So today in The Times, it is reported that David Cameron has slightly back-tracked over his pledge to reward married couples with a tax break. The pledge seems to have been watered down into a tax break for married couples with children. This appears to be a nod in the direction of the Labour party, who have always said that tax breaks should be for parents not married couples. A source close to Ian Duncan Smith has suggested that this would be a ‘downpayment’ for a full tax break for all married couples, which would be introduced at a later stage when it can be afforded. 

I get a bit worried when politicians promise something in the future but leave room for a speedy exit. I just hope the Conservatives stick to this policy when/if they form the next government. As much as I am excited about marriage being debated in the broadsheets, I just hope this isn’t a load of hot air.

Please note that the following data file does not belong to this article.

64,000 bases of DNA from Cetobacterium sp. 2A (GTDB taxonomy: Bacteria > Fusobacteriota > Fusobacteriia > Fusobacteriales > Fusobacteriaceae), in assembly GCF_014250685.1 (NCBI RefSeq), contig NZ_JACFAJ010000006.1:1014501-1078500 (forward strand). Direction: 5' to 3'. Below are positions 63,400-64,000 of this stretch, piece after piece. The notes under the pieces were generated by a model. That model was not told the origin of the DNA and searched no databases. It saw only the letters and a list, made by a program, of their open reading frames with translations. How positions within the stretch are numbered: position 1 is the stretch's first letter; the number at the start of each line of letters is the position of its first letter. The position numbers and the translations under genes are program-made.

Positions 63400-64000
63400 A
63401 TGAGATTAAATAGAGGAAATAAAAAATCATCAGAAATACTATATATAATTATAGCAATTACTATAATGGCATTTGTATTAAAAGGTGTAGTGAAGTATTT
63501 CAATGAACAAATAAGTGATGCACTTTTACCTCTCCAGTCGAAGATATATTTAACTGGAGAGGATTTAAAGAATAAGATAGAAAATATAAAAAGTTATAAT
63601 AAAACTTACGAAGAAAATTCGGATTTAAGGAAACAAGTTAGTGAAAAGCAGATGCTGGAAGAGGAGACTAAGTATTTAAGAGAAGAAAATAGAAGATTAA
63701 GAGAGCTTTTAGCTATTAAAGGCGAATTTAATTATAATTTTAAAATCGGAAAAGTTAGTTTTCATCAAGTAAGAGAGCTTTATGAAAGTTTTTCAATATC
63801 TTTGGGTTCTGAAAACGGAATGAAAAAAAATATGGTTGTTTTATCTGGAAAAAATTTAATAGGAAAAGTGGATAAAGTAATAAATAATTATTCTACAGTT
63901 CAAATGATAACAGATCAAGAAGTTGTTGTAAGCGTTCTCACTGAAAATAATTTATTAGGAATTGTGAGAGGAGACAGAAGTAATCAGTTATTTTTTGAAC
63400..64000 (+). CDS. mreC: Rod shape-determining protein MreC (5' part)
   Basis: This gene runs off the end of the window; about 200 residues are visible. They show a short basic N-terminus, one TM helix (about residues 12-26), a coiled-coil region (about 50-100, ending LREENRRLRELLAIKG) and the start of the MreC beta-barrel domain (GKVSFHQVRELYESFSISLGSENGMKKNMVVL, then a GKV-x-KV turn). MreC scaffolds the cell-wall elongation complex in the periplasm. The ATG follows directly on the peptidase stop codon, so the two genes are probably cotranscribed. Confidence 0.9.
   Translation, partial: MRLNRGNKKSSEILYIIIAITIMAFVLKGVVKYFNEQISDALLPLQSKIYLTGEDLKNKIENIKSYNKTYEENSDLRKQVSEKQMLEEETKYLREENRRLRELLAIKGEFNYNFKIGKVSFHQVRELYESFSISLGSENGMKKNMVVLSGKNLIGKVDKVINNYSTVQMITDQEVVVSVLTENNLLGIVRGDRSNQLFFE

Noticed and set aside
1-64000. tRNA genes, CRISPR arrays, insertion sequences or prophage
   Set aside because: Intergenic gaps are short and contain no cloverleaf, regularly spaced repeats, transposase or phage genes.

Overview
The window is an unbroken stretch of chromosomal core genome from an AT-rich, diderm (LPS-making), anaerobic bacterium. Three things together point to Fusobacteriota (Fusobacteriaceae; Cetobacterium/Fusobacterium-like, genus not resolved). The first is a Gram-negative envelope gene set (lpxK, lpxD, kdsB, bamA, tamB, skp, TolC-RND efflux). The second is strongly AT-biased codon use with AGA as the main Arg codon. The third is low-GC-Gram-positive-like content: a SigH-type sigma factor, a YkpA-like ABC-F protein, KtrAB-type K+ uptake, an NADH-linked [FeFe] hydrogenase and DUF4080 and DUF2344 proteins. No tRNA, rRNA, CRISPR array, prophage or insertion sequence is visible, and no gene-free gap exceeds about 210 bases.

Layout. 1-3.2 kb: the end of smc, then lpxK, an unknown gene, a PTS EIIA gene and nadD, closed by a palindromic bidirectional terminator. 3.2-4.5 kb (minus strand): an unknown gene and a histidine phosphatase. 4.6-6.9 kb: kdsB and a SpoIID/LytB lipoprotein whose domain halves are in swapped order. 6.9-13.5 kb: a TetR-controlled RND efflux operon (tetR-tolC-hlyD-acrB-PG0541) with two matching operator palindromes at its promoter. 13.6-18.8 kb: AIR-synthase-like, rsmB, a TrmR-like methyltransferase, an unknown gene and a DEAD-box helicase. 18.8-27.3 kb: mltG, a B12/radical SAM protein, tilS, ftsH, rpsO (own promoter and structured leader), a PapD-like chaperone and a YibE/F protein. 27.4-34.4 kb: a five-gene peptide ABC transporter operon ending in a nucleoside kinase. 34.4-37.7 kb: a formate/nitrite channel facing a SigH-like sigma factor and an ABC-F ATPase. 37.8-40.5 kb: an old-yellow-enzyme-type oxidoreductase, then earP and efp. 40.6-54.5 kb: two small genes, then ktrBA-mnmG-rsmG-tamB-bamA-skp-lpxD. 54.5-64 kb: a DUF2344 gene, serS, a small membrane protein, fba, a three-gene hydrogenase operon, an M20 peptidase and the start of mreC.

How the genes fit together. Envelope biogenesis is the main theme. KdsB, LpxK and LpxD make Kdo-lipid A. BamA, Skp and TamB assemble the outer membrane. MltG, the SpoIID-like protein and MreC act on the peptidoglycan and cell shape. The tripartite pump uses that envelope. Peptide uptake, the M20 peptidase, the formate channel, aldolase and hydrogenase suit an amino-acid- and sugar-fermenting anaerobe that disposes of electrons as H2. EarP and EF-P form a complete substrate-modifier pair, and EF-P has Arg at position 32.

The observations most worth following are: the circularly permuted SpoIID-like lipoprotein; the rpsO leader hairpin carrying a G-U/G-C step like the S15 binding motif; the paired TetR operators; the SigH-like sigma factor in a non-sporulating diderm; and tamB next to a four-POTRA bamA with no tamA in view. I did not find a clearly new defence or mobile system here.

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Has the world suddenly gone mad without me realising?? It certainly felt that way when I read in The Times today that a straight couple are launching a legal challenge against Islington County Council for refusing them a civil partnership. Islington Council refused their request because they can only sanction civil partnerships between gay couples. The couple have said that they don’t agree with marriage.

I’m sorry but this sort of story infuriates me. How dare these two people claim to be discriminated against for being straight! Straight couples have always had the right to get married if they want to legalise their relationship and prove their commitment to each other. Gay couples still do not have full marriage rights as straight couples do.

If these two people are really that committed to each other, they would have no issues in marrying each other.